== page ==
Disentangling action from social space: Tool-use differently shapes the space around Us

Ivan Patané, Tina Iachini, Alessandro Farnè, Francesca Frassinetti

Research output: Contribution to journalArticlepeer-review


Converging evidence suggests close relationships between the action and social space representations. The concepts of peripersonal space, as defined by cognitive neuroscience, and interpersonal space, as defined by social psychology, refer to approximately the same spatial area surrounding our bodies. The aim of this study was thus to assess experimentally whether the peripersonal (PPS) and interpersonal space (IPS) represent a similar psychological entity. Were this true, they should share some functional features. Here we tested tool-use dependent plasticity, known to modulate PPS, but still unexplored in the IPS. Results from two experiments converge in showing that tool-use remapped the actionrelated PPS, measured by a Reaching-distance toward a confederate, but did not affect the social-related IPS, measured by a Comfort-distance task. These findings indicate that PPS and IPS rely on dissociable plastic mechanisms and suggest that, at least in the present experimental conditions, there is no full functional overlap between these two spatial representations.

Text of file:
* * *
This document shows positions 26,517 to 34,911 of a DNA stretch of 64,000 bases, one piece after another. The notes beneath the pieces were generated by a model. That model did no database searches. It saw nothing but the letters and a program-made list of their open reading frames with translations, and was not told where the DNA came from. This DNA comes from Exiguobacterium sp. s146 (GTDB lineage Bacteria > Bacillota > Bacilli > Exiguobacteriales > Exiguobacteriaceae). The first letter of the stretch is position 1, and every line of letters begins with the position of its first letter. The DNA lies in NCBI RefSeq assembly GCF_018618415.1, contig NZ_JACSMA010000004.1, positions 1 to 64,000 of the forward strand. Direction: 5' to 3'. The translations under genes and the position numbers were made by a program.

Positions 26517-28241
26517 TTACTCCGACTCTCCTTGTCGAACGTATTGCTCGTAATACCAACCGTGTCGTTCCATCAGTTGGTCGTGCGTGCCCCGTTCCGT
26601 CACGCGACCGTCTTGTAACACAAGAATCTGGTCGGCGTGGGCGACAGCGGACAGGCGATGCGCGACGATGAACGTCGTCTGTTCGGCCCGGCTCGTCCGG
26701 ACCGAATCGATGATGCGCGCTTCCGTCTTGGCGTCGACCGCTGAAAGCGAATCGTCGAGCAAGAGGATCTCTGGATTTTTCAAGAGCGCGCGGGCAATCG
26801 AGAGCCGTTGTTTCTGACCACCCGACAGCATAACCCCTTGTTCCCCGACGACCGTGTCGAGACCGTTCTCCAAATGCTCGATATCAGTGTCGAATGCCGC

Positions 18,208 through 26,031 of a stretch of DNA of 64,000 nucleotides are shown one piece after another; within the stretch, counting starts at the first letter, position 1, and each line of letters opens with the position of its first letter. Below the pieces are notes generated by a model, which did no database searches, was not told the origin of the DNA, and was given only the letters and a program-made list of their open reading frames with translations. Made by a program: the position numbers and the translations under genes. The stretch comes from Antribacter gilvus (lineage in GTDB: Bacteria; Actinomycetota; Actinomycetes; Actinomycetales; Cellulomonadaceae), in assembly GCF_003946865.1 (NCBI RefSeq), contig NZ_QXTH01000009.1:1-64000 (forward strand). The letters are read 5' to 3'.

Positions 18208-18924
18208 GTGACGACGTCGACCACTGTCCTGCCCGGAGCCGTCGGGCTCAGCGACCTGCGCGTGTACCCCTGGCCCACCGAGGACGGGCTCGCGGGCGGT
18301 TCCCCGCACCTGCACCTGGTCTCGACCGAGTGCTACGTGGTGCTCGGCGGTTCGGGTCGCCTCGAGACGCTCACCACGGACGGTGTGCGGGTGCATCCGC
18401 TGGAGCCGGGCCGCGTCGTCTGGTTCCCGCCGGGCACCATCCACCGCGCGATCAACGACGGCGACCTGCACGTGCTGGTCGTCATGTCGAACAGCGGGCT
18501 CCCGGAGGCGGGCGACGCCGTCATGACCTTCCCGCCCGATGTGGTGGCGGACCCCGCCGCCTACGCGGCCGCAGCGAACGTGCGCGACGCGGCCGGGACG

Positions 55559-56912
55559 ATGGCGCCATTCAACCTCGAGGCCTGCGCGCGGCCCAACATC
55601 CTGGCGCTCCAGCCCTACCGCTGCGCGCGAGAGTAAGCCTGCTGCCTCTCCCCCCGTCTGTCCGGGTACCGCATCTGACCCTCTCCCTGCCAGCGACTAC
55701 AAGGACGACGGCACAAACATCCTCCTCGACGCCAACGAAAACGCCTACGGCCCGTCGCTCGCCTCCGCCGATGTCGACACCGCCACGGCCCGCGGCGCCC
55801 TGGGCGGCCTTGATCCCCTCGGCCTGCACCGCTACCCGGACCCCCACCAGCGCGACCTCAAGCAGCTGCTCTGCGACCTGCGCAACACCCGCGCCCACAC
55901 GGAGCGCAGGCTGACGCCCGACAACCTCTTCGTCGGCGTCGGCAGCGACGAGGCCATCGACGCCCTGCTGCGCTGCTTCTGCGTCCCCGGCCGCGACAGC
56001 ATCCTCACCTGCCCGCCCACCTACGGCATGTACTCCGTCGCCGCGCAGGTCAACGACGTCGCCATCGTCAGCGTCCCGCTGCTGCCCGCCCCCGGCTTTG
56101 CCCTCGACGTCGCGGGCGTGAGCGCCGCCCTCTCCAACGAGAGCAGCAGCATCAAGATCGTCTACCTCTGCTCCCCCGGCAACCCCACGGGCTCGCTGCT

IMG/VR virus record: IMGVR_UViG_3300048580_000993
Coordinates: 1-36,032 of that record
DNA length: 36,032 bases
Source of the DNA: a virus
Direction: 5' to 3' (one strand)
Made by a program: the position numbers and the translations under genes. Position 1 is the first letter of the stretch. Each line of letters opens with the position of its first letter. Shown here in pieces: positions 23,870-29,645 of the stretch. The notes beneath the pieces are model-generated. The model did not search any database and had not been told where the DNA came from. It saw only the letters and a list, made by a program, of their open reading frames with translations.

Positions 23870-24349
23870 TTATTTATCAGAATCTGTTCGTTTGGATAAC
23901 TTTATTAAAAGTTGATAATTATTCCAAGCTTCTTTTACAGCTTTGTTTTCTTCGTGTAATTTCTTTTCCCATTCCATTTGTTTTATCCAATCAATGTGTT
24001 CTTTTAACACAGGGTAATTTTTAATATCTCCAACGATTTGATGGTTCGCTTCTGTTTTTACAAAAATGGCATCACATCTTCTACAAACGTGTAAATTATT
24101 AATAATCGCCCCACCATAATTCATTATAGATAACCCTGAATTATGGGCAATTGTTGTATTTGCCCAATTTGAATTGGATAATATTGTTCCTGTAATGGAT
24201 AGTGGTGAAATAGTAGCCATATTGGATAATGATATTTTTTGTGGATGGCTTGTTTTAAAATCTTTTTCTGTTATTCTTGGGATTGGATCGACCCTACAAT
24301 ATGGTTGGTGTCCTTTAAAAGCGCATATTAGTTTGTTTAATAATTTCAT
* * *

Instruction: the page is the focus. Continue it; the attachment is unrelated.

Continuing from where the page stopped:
Original languageEnglish
Article numbere0154247
JournalPLoS One
Issue number5
Publication statusPublished - May 4 2016

ASJC Scopus subject areas

  • Medicine(all)
  • Biochemistry, Genetics and Molecular Biology(all)
  • Agricultural and Biological Sciences(all)


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